5 Myths About Hurricanes That Will Shock You
You think you know hurricanes? Well, be prepared to be schooled.
While you may believe you know all the important facts, you may actually be ill-informed, which is why we’re here to help. Here are five myths about hurricanes that you need to know:
MYTH 1: A storm surge is the deadliest part of a hurricane
A storm surge is a wall of water pushed ashore as the center of a hurricane nears the coast, which can certainly be deadly. But in fact more people die from inland flooding and flash floods of rivers and streams because they underestimate the power of moving water.
MYTH 2: Hurricanes are so windy that it is impossible for planes to fly through them
Looks like scientists have found a way to get round this one, too. A group of hurricane scientists known as “hurricane hunters” have developed special airplanes which they fly into the middle of the hurricane to record data such as air pressures and wind speed.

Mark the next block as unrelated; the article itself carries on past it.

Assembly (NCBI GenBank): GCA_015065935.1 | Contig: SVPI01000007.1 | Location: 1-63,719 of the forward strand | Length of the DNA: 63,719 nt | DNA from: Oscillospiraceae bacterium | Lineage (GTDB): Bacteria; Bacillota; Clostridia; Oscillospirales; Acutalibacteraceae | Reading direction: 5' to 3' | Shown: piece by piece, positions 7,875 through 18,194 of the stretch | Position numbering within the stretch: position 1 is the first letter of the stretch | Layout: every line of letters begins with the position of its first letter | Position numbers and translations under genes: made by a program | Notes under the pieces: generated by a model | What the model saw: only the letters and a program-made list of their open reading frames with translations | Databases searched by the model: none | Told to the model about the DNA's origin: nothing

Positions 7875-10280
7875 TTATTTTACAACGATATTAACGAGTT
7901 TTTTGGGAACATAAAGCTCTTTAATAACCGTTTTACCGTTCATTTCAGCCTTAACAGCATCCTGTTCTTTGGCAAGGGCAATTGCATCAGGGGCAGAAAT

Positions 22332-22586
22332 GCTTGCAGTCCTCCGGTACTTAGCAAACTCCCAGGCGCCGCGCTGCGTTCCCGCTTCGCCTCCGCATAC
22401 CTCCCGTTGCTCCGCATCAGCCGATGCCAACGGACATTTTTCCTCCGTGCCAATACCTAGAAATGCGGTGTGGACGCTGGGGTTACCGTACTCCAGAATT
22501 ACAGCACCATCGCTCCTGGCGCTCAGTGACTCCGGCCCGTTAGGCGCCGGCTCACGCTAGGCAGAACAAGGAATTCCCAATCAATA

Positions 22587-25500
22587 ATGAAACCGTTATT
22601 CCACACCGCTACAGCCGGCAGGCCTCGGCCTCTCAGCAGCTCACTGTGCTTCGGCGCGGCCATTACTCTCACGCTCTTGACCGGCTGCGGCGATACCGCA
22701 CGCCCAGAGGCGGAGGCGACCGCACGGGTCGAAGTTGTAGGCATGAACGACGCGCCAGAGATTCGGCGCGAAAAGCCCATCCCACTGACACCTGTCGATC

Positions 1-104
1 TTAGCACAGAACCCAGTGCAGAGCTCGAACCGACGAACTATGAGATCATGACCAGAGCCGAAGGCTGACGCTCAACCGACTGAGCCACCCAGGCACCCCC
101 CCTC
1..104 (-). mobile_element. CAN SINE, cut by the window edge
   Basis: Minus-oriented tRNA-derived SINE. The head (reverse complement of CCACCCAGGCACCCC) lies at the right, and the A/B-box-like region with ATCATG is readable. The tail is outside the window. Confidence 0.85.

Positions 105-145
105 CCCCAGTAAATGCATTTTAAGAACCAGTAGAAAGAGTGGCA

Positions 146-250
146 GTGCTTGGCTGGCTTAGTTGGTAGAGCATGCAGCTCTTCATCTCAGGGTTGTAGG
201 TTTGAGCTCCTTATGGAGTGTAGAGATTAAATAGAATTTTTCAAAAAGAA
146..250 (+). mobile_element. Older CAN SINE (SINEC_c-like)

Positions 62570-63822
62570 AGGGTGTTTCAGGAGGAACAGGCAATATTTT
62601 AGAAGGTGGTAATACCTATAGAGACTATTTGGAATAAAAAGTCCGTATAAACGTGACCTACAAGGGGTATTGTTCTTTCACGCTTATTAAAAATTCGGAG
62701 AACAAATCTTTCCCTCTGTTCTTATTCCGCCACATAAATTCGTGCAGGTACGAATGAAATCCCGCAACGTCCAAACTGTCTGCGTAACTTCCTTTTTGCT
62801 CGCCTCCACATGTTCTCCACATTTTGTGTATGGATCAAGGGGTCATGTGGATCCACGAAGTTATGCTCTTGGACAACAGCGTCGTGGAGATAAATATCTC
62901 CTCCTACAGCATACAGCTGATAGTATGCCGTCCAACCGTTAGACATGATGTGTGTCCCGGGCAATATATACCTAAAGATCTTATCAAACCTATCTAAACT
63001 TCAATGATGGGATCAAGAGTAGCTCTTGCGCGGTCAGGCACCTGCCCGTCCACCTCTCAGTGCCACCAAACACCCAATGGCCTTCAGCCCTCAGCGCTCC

MYTH 3: Hurricanes only form during hurricane season
Hurricane season runs from June 1 to November 30. Hurricanes can form any time of year, however, as long as the conditions are right. Usually, this is during the hurricane season, but every so often it’s not. For example, Hurricane Lili hit in December 1984 and Tropical Storm Anna formed in April 2003.
MYTH 4: Hurricanes and typhoons are completely different types of storms
Aside from the name, the composition of hurricanes and typhoons is exactly the same. Tropical systems with wind speeds in excess of 74 miles per hour are called “hurricanes” in the Atlantic and Pacific Oceans, as well as the Caribbean. To the west of the International Date Line, these storms are known as “typhoons.” Australians have their own name for hurricanes/typhoons, too — they call them “willy-willys.”
MYTH 5: Hurricane Katrina was the most devastating US hurricane in history
Though Katrina caused 1,800 deaths, it is a misconception that it was the most catastrophic hurricane of all-time. The great Galveston hurricane of 1900 was the deadliest US hurricane, causing a staggering 8,000 deaths.